Malawi, situated in southeastern Africa has a population of nearly 15 million and was first a British protectorate of Nyasaland in 1891 and became independent n 1964. The current President Mutharika won a second term in 2009 and has helped the country progress with agricultural reform with assistance in fertilizers and better methods for farming. The country borders Mozambique Tanzia and Zambia and is one of least developed countries in the world heavily dependent on agriculture with about 90% of the population living in rural areas
Malawi's climate is tropical with a rainy season from November to April. The country is dominated by Lake Malawi which drains into the Zambezi river through the Shire River.
The May 2009 presidential and parliamentary elections were declared free and peaceful giving President Bingu wa Mutharika and the Democratic Progressive Party (DPP) a mandate for a second term of office. Women won 21% of the seats, increasing their representation by 50% from the 2004 to 2009 Parliament.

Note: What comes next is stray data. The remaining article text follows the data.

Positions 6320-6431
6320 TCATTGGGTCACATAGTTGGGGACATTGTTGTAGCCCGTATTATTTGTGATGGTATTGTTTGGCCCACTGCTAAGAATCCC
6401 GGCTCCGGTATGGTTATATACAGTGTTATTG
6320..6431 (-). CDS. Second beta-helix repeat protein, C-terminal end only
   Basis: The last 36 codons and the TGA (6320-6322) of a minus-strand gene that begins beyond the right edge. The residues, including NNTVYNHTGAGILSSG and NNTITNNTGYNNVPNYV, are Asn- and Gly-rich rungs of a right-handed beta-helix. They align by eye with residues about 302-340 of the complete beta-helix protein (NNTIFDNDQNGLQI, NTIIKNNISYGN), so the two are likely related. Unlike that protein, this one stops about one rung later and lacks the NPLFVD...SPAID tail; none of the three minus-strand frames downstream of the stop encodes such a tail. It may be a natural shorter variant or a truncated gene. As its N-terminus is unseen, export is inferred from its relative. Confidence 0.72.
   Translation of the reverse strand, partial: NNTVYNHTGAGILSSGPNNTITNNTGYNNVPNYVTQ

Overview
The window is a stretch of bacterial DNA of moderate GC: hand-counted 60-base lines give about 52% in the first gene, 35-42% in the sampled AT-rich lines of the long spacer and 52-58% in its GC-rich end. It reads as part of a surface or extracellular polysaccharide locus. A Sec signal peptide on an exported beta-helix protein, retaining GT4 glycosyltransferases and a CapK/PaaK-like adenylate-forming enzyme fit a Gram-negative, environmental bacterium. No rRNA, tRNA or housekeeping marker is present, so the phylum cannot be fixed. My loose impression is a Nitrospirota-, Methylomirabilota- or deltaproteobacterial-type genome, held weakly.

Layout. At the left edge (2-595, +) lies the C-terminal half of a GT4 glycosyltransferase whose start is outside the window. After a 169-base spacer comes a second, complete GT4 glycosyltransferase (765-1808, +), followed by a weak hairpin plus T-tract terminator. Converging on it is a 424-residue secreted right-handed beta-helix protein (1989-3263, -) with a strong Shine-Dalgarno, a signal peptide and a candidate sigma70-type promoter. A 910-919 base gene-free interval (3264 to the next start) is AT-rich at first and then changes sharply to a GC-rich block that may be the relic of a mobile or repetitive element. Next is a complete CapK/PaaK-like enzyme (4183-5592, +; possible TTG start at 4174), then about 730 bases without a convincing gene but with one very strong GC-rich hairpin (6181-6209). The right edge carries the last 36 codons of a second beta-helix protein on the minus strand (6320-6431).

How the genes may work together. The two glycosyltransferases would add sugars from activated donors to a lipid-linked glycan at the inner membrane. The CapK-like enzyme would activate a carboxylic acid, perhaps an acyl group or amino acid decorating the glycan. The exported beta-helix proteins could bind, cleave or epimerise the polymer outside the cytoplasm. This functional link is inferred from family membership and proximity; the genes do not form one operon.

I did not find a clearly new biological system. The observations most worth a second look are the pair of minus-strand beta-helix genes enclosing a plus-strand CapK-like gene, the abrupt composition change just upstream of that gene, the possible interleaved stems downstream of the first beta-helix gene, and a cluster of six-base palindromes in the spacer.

Special Equipment for Malawian Cooking
The Malawian cooking methods are basic ones and you don’t need any special equipment to cook any of the dishes in the Malawi cuisine. Your everyday cooking pots and pans are enough to cook a complete Malawian meal. However, if you want a true Malawian food experience, you should know that cooking is still done the traditional way in Malawi. In the vast majority of Malawian homes, food is cooked over a wood fire using a tripod made of three supporting stones. Women (and children helpers) are responsible for everything concerning the food from market shopping to dish washing. As Nshima is eaten with the hands, everyone washes in a communal bowl before and after the meal. Many Malawians have mud stoves outside of the house, where they cook bread.
Friday 3rd June was the feast day for st kizito - the boy martyr who was burned to death along with 25 others for failing to renounce his faith and submit to the King of Uganda back in 1886. Today his spirit lives on in the warm heart of Africa